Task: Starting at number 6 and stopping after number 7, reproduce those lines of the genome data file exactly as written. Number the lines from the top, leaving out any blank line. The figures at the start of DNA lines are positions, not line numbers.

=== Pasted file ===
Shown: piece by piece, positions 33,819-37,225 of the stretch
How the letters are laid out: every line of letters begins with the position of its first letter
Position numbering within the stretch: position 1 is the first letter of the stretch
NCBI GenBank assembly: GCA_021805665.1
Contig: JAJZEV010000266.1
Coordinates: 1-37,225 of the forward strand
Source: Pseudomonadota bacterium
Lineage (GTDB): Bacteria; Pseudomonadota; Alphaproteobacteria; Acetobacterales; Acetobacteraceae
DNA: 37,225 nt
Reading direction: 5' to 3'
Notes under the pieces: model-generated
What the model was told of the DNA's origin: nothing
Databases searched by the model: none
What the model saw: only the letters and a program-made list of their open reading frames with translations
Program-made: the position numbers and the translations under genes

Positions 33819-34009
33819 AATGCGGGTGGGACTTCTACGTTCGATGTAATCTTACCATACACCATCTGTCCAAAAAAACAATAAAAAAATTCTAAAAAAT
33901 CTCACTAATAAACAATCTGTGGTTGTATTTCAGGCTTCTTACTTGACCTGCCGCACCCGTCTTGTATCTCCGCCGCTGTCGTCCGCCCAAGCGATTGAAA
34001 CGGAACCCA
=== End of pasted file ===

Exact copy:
Coordinates: 1-37,225 of the forward strand
Source: Pseudomonadota bacterium